GI: "Government Issue"?

Benjamin Zimmer bgzimmer at RCI.RUTGERS.EDU
Thu Dec 30 03:02:12 UTC 2004

On Wed, 29 Dec 2004 17:04:48 EST, James A. Landau <JJJRLandau at AOL.COM> wrote:

>I'm prepared to believe that "G.I." originally meant "Galvanized Iron"
>based on the following:  "G.I. can" (a 40-gallon bucket or whatever) -->
>"G.I. party" (use such a G.I. can while scrubbing the floor) --> "G. I.
>[anything else unpleasant]" --> "G. I. [anything to do with soldiers]",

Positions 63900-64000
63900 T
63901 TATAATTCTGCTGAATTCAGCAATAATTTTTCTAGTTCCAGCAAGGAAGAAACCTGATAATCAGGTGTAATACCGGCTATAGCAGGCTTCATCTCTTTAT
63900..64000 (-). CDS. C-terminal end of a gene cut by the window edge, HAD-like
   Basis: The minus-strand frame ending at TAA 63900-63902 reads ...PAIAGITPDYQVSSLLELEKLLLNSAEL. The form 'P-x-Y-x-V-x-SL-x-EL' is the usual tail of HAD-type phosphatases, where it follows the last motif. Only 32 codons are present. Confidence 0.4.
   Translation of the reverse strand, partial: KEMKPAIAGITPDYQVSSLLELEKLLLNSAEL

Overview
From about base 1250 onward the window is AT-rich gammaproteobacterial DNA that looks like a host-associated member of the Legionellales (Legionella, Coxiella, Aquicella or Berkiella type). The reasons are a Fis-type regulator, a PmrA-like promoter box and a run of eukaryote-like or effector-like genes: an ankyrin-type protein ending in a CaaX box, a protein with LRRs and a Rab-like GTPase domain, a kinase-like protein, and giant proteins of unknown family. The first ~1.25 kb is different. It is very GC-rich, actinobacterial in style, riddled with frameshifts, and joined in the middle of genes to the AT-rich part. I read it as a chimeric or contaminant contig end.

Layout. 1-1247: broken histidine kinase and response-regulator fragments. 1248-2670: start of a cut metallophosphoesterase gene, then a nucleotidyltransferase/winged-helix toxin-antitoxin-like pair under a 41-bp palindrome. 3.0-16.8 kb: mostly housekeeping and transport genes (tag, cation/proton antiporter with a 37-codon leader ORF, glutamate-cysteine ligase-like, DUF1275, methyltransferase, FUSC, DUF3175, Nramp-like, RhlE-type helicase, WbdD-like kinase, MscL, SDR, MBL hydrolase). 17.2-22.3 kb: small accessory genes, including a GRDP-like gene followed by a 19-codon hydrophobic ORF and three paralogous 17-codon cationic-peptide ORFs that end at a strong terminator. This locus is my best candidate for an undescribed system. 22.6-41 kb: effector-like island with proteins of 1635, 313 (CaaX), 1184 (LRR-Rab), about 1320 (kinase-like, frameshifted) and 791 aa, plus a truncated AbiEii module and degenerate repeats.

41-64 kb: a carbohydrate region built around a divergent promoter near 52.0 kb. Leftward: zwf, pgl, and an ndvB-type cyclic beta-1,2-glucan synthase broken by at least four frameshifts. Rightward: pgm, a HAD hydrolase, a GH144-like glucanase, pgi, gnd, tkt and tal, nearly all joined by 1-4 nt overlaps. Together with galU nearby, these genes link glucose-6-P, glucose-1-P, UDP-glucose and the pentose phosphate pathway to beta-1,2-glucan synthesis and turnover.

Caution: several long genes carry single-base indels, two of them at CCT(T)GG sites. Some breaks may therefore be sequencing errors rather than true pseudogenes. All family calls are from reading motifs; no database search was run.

>with "Government Issue" being a folk etymology.
>That is, "G. I. party" (still in use when I was in the Army 1969-1971) was
>the phrase from which all the other uses of "G.I." came.

Is there any evidence for this?  I thought the "Government Issue"
reinterpretation dates back to 1917, with various cites from the '30s
showing that it had gained acceptance pre-WWII.  The earliest cites that I
see on the newspaper databases for "G.I. party" in the "cleanup" sense are
from WWII (~1943).

I don't see any problem with the idea that "G.I." developed on two
separate tracks -- one from "G.I. can" to "G.I. party", and another from
the "Government Issue" reinterpretation to the generic sense of "G.I."

--Ben Zimmer

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